Movie Review – Glass (2019)

I’ve got to stop seeing movies in January, 3.5 readers.  I really do.

BQB here with a review of Glass.

It’s funny how things come around full circle.  Nineteen years ago, I saw M. Knight Shyamalan’s Unbreakable and thought it was a ridiculous pile of crap.  Nearly two decades later, the literally waited for by no one sequel is equally crappy.

Hollywood types have got to start asking themselves a key question – just because they CAN make a movie, does it mean they should?  No, I get the free speech argument.  I’m not telling them to not make a shitty movie if that is their desire.  I also get that shit is in the eye of the beholder.  Overall though, I just wonder if there is limited time and money to make a movie, then maybe a movie maker should make a good movie rather than a shitty one.  Worse, maybe take a risk on a movie with a good idea but no history rather than slap together a pile of crap because it has characters who were in the pile of crap years ago and now making endless sequels to everything, no matter how crappy, is the vogue thing to do.

Poor. M. Knight.  I’m really going to take a dump on this movie.  But the twist is that I’m going to pee on it too.

Ironically, 2016’s Split was good…and also a January movie.  I wrote on this fine blog that perhaps it was the start of a Shyamalanassaince.  It was a decent, scary part-horror/part-thriller/part-mystery about a shrink working with the so-called good personalities of a schizophrenic to defeat an incoming monstrous personality.

Top notch, Knight.  Shoulda stopped there.  Take the win. Move on.

Alas, Knight (because I refuse to write Shama…malamalama…whatever…a hundred more times) doubled down.  He decided to pit James McAvoy’s “Split” character against the Bruce Willis character, with evil assistance from the Samuel L. Jackson character, both from Unbreakable.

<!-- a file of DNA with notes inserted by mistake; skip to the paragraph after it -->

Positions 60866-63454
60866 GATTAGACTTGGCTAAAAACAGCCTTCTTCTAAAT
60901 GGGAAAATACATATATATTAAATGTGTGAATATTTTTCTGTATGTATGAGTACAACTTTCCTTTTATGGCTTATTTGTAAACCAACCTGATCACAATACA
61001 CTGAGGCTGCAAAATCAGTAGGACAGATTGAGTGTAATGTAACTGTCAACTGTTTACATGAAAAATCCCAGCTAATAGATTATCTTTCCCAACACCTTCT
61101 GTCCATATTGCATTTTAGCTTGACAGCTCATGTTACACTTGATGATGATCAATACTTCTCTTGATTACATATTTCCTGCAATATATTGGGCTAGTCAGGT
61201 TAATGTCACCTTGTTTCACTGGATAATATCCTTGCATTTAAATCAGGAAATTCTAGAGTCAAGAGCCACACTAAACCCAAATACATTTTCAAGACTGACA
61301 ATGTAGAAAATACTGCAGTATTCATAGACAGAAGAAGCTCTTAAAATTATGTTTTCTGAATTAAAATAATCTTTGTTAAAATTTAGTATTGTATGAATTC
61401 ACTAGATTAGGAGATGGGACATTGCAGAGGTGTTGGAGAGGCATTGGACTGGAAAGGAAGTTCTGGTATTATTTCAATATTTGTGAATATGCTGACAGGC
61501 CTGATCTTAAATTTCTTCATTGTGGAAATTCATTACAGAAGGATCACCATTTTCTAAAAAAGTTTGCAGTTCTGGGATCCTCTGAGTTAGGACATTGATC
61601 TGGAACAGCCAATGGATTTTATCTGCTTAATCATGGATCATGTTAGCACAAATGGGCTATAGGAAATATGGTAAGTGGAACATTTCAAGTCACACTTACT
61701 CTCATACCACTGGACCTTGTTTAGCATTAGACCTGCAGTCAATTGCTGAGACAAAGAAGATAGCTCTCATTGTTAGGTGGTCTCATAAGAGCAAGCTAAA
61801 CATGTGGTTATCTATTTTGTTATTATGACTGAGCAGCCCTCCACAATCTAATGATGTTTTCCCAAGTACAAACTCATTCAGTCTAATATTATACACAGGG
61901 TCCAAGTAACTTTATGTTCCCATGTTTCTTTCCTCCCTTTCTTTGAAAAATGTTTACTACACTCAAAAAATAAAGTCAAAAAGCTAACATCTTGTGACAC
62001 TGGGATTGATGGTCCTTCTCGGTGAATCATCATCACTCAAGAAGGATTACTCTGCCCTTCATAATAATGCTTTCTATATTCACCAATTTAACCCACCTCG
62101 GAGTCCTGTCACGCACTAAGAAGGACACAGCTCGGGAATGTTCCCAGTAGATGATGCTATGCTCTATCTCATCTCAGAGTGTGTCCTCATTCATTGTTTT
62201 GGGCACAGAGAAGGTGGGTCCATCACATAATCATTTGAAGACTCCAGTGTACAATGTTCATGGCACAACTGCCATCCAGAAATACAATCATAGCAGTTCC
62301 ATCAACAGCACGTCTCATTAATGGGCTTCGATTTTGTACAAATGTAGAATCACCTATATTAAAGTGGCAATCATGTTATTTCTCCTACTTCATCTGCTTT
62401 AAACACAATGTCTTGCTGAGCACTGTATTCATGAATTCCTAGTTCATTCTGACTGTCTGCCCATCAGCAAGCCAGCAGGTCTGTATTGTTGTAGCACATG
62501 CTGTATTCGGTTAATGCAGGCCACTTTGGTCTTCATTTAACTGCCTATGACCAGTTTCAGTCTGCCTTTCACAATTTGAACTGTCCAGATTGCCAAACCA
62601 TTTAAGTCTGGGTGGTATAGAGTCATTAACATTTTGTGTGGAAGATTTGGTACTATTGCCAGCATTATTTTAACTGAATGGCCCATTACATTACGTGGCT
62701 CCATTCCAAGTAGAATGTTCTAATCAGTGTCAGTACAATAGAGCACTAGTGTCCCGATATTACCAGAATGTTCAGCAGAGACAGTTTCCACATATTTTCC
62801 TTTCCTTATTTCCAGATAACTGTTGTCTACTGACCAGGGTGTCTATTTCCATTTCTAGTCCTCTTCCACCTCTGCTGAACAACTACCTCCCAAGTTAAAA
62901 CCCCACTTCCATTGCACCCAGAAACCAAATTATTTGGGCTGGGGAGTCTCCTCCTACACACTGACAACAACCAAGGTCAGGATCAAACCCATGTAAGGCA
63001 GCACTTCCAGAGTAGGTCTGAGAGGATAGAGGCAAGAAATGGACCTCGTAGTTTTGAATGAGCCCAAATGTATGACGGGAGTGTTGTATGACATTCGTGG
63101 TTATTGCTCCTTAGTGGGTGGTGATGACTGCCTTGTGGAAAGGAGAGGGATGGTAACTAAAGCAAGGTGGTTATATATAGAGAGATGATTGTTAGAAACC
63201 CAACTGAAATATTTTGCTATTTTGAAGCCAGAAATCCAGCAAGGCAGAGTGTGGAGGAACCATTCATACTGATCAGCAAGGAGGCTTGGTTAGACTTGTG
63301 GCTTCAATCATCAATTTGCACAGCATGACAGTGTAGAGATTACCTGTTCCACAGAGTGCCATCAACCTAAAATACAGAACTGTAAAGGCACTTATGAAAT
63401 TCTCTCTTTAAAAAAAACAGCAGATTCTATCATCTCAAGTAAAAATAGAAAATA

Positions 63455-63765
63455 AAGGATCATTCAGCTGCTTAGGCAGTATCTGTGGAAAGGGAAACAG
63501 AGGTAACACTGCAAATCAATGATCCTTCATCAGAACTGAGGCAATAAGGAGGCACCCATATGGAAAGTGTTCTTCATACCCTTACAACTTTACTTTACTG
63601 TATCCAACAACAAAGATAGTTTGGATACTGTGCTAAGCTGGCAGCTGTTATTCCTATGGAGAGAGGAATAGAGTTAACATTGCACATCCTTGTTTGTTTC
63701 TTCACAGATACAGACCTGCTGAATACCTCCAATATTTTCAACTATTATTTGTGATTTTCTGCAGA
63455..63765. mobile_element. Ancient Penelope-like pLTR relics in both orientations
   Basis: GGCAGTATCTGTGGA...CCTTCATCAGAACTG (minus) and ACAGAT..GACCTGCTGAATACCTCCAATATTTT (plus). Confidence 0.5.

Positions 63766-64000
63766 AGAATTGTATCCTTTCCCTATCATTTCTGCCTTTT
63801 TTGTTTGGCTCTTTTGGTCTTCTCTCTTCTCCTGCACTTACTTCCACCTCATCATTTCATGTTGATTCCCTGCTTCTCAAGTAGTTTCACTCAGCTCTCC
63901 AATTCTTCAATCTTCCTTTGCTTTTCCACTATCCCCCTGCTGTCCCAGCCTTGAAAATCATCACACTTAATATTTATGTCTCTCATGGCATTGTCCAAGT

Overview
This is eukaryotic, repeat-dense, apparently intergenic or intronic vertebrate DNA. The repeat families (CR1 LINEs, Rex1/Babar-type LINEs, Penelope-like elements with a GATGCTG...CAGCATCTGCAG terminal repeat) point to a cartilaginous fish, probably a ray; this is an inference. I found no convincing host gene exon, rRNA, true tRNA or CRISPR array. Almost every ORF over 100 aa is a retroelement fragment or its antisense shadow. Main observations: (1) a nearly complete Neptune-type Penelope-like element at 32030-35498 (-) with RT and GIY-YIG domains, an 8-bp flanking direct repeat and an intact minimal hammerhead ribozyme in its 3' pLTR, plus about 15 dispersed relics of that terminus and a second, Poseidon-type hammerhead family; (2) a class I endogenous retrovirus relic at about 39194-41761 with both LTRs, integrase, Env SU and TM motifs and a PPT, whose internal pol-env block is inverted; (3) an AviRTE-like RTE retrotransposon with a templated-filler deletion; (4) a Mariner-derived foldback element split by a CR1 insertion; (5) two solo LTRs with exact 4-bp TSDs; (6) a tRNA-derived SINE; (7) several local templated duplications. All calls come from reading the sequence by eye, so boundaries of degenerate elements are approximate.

Though in the ending of Split, it looked like a movie in which Willis’ indestructible vigilante, David Dunn, hunts “The Beast” i.e. the worst of “The Horde” or the collective name for all of McAvoy’s character’s personalities, it turns out to have been a shitty idea.

There’s little hunt to be had.  Instead, Dunn, Horde and Glass find themselves in the same looney bin.  A shrink (Sarah Paulson as Dr. Ellie Staple) arrives on the scene, claiming to be the world’s foremost expert on convincing screwballs to stop believing they are comic book super heroes…because apparently, that’s a real, legit thing that people study…that or no one in Hollywood wants to tell Knight no.

Dr. Staple subjects the trio to all manner of experiments, drilling it into them that their so-called powers are not real but rather, anything extraordinary they have done is just pure coincidence.  The Beast isn’t really strong.  He just managed to push away some jail bars that were rotting.  David isn’t really indestructible.  He has just been really lucky in avoiding death thus far.  And Mr. Glass may be smart, but so are other people, and his gift really just lies in talking chumps into thinking he’s a genius.

There are way too many logical leaps you have to take.  With three highly infamous nutjobs all under one roof, the mental hospital has ridiculously lax security.  Allusions are made to a showdown at a new, state of the art tower but the trio never get past a show down in the nut house parking lot.

Overall, it’s dumb.  Just plain dumb.  It’s cool that Spence Treat Clarke, Dunn’s son from the first film, is back and all grown up as his father’s assistant in vigilante crime fighting.  In fact, the first twenty minutes of the film make it look like a real treat – that Willis is going to track this psycho through the streets of Philly with the help of his son.  Alas, it just gets dumb after that.  Pure dumbness.

STATUS: Not shelf-worthy.  Seeing this and Serenity in the same weekend just makes me weep for Hollywood’s future.  I feel like Knight shot himself in the foot here, because Split was good, but rather than just take the win and think of a whole new idea, he did the old “Let me take a part of a movie that people liked and put it with a part of a movie that people might remember and serve it up like a three bean casserole and hey, it has a bit of recognizability so maybe people will see it.”  Ugh.  Please don’t see it.  Stop encouraging Knight.  I know he’s got talent.  He just has to stop chasing that twist dragon.  He got on it with The Sixth Sense and then he never let it go.  He thinks he’s going to outdo his past twists and he never will.  Knight, really, it’s ok.  You can make a story that does not have a twist.  In fact, a movie from you without a twist?  That would be the greatest twist of all.

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